The older newly widowed ones follow a staider pattern. After a couple of months of wearing black, they are likely to visit their skin doctor and consult him about plastic surgery. This type of surgery will cost them between $500 and $5000, perhaps as much as $20,000. If her face is lifted (there is a certain risk it will not be), the widow buys herself new clothes and furs and goes on a world cruise. Half the passenger reservations on long cruises are made by single women. The widow’s objective may or may not be remarriage. What she usually wants to do is to escape the gloom at home and to make new friends, at the same time viewing the Taj Mahal or the Angkor Wat. She also certainly hopes for passing adventures not quite as exciting as those administered by Nicholas Monsarrat’s “nylon pirates.”

On return home the widow begins a new life, surrounded by sycophants of varying charms. If she is intelligent, she will take up art collecting on a big scale. Owning a $100,000 Braque or Renoir, or several of them, will put her in the top echelons of so-called society; it will also introduce her to the art world of other countries. These women buy jewelry for investment as well as pleasure. Comparatively few with this kind of money remarry. Why should they relinquish their newly acquired widow’s control or their alimony and full lives by taking on elderly failures as husbands?


Young Europeans admire the ways of the suburban wife, her sports clothes, and her recreations. One of the newest and biggest of these is bowling. The season begins about two weeks after the children go back to school. Bowling alleys used to be rather saloonlike, but since World War II they have mushroomed from four-lane to forty-lane affairs all over Europe and in the United States. They serve as a country club where you can have lunch or dinner as well as play. Many women belong to clubs. They have their own balls, which cost about $25, and shoes with special soles, and they take playing very seriously, with the season ending in tournament play. It costs about $2.00 a session. There are nearly two million women bowlers.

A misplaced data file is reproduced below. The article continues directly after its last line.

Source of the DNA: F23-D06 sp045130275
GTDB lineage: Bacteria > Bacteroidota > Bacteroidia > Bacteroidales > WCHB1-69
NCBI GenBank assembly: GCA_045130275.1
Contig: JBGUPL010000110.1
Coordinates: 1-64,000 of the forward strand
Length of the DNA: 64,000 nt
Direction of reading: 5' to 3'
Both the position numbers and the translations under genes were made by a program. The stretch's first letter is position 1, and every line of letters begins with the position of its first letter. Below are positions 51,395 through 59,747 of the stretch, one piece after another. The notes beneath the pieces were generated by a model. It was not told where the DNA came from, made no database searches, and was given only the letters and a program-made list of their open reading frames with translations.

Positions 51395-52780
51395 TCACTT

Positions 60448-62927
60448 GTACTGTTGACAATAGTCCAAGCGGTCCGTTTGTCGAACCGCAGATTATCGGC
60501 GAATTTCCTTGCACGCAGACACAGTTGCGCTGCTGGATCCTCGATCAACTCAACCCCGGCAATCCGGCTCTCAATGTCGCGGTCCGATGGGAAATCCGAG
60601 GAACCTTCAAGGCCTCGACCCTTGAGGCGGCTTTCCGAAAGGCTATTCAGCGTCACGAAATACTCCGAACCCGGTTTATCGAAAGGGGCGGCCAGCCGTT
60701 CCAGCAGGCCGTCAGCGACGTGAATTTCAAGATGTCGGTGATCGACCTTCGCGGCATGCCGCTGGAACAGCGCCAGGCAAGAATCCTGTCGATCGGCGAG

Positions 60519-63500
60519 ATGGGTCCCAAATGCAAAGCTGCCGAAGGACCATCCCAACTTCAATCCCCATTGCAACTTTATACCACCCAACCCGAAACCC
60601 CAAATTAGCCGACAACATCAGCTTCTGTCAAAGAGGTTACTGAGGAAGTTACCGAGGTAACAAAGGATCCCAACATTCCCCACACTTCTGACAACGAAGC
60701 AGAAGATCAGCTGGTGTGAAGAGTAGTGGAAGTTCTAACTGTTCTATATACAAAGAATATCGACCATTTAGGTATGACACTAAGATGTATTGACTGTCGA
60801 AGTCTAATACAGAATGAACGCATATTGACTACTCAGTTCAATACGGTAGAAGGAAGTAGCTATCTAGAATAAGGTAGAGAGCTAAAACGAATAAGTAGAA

Another recreation is dog school. Pedigreeddog sales have skyrocketed. Some $26 million was spent on dogs last year, and the major portion was spent by women. This is a sport which can be enjoyed with the family. It costs about $25 for a seven-lesson course in training your dog, about $40 for the dog to take the course by himself. Living in suburbia is dangerous for dogs. A well-trained dog stays in his pen on the lawn until he is taken for a walk on a leash.

If she lives near the ocean, the wife may own an outboard-motor boat. Inventions such as electric starters and perfected motors and fiber glass hulls have taken the grease and grind out of operating them. An average 1961 model costs about $2500. Many women use them to get out to lunch.

Another sport which has grown since the end of World War II is skiing. There are about 3,500,000 skiers in this country. Since skiing has become a family sport, a great many Mrs. Gotrockses do it whether they like it or not. And even if they do not like it, they usually buy the necessary equipment because of the safety angles. The New York City Mrs. Gotrocks will go to Sig Buchmayr on East 53rd Street, where she will spend about $650 for the minimum amount of equipment needed for a typical ski resort. She will get Head skis for $98.50; Munich Bogner stretch pants, which come in every color and pattern, for about $52.50; a matching stretch parka for about $40; Rogg boots for $70; release bindings for $25; Head poles for the same amount; gloves with Curon linings, which cost around $10; and many other necessary accessories, such as long underwear, sweaters, rag socks costing $1.75. For her after-ski life, there are stretch slacks, fifty-dollar sweaters, leather knickers which cost about $45, to be worn with loud ten-dollar socks, and all types of embroidered parkas and boots. If she is a true glamour puss, she will wear her Kaplan lynx coat in the evening. While on the slopes she will pay $5.50 a day on the ski tow, $10 an hour for private lessons. If she has children, she will pay the same for each one of them. Of course, all this equipment can be bought for less money, but Mrs. Gotrocks would regret being thrifty, because she would be tagged as a beginner lay the ski snobs she meets on the slopes. One ski enthusiast remarked, “It costs about as much to break one’s leg as it does to buy the equipment.”

There arc many other ways for women to spend money on amusing themselves, both athletically and nonathletically. Those that ride to hounds pay $3000 or more for a horse and about $1500 to $2000 a year to keep him up. The antiquing enthusiasts can spend any amount. One group of women took such a liking to antique Meissen porcelain birds a few years ago that competitive bidding for them unwittingly forced the price up to $7000 for a first-class bird. There is one dining room in New York which has twenty of them perched on specially built stands attached to the wall.

Many women garden, with rosebushes costing $3.50 each. Others are amateur photographers, using equipment more suitable for a Life photographer than for them, valued at about $1000. Many take lessons in cooking and languages. Others buy season tickets to concerts and the opera. Not many of them buy classical recordings, however, nor do they often buy yachts or automobiles. These fields seem to belong to men. Of course, there are exceptions; women are capable of buying almost anything which tempts them. One woman well known for her taste in the arts has just bought a temple d‘amour in Europe which she plans to put up on her country-place lawn. “All my friends are buying air raid shelters, but I am buying a temple,” she said.